'This is not good': The Arecibo telescope just suffered even more damage that will set back searches for asteroids and aliens
  • The Arecibo Observatory is a radio telescope that hunts for hazardous asteroids and helps scientists search for alien life.
  • It just suffered its second catastrophic cable break in just three months.
  • In August, an auxiliary cable broke and tore a hole into the observatory's reflector dish.
  • On Friday, a cable associated with the first one snapped and crashed into the dish.
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An important astronomical observatory has suffered its second damaging disaster of the year.

In August, a 3-inch-thick auxiliary cable at the Arecibo Observatory popped out of its socket and tore a 100-foot gash into the reflector dish below. Then on Friday evening, a main cable broke from the same tower and crashed into the dish, further damaging the panels as well as other cables.

Officials are investigating the new failure, though they don't yet know why the latest cable snapped. A press release from the University of Central Florida, which co-operates the telescope, suggests the break may be related to the extra weight the cable has carried since August.

The extent of the new damage was not immediately clear. No people were injured in either incident. 

"This is not good, but we remain committed to getting the facility back online," observatory director Francisco Cordova said in the release. "It's just too important of a tool for the advancement of science."

Many people may recognize the observatory from the James Bond film "GoldenEye," but scientists know it for its contributions to planetary safety and the search for alien life. Astronomers use the 20-acre radio telescope to study hazardous asteroids as they fly past Earth, in hopes of identifying space rocks on a collision course early enough to intervene before they strike.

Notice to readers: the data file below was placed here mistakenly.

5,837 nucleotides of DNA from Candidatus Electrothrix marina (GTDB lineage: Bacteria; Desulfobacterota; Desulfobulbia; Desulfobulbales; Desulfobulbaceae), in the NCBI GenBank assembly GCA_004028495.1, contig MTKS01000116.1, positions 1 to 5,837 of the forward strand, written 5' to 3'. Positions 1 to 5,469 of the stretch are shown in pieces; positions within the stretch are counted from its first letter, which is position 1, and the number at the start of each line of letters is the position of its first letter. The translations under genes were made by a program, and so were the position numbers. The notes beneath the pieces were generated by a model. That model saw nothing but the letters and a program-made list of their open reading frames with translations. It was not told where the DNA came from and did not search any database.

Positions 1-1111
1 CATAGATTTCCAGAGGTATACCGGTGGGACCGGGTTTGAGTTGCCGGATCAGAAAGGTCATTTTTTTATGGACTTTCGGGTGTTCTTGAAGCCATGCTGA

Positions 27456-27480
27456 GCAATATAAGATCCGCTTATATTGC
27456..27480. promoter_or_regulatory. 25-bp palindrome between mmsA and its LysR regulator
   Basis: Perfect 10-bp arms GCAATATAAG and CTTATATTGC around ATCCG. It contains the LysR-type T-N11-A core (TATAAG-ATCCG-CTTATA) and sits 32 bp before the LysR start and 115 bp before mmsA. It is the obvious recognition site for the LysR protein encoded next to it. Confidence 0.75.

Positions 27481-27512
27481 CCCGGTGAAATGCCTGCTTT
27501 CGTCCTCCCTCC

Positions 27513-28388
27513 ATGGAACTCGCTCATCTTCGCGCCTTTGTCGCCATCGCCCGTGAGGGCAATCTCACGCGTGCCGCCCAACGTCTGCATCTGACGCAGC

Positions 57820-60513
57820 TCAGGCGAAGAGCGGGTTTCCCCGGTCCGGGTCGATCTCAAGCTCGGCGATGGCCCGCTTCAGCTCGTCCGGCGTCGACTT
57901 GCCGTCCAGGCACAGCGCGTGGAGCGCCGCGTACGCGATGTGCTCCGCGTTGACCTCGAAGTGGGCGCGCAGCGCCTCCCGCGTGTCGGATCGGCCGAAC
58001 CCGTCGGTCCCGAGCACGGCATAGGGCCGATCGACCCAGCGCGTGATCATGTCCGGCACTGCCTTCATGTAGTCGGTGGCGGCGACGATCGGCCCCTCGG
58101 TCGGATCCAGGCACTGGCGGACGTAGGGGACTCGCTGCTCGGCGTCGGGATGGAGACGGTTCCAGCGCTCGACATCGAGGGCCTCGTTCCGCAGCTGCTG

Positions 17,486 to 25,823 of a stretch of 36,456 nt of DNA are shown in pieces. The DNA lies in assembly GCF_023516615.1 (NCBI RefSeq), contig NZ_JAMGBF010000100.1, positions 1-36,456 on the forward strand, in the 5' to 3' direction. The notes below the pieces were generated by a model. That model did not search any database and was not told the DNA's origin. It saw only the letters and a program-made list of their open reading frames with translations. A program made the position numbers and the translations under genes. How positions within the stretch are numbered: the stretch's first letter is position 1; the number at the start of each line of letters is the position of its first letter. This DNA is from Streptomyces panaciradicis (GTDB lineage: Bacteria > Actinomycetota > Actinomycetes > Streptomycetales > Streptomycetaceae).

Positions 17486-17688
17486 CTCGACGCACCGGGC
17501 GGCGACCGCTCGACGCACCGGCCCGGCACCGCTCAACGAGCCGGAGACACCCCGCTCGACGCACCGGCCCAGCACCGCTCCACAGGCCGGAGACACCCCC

Scientists have also used Arecibo to search for signs of intelligent extraterrestrial life. In 1974, the observatory beamed out the most powerful broadcast Earth has ever sent to communicate with potential aliens. In 2016, it detected the first repeating fast radio bursts — mysterious space signals that scientists now think come from dead stars. 

"Its sensitivity is so much greater than any other instrument and it's so much more flexible," Joanna Rankin, a radio astronomer at the University of Vermont, told Science, adding that Arecibo can see "from the stratosphere to the far reaches of the universe."

"It would be a tremendous shame if that was lost," she said.

Repairs could cost tens of millions of dollars

Engineers had been set to begin repairs from August's accident this week. But after the new failure, they are instead working to secure and stabilize the observatory's structure.

"The team hopes to be able to reduce the tension in the existing cables at the tower and install steel reinforcements to temporarily alleviate some of the additional load that is being distributed among the remaining cables," the UCF statement said. 

Observatory managers also plan to speed up the delivery of two new cables they had already ordered. Experts will reassess what else is needed as they evaluate the structure in the coming days.

The university said there is currently no cost estimate for the necessary repairs.

In October, UCF applied for $10.5 million from the National Science Foundation (NSF), which owns the observatory, for emergency repairs, Science reported. When the observatory was struck by Hurricanes Irma and Maria in 2017, the NSF granted $2 million to repair that damage.

The NSF allotted $12.3 million for four-year repairs and infrastructure improvements in 2019, UCF reported.

"We have been thoughtful in our evaluation and prioritized safety in planning for repairs that were supposed to begin Tuesday. Now this," Cordova said. "There is much uncertainty until we can stabilize the structure. It has our full attention. We are evaluating the situation with our experts and hope to have more to share soon."

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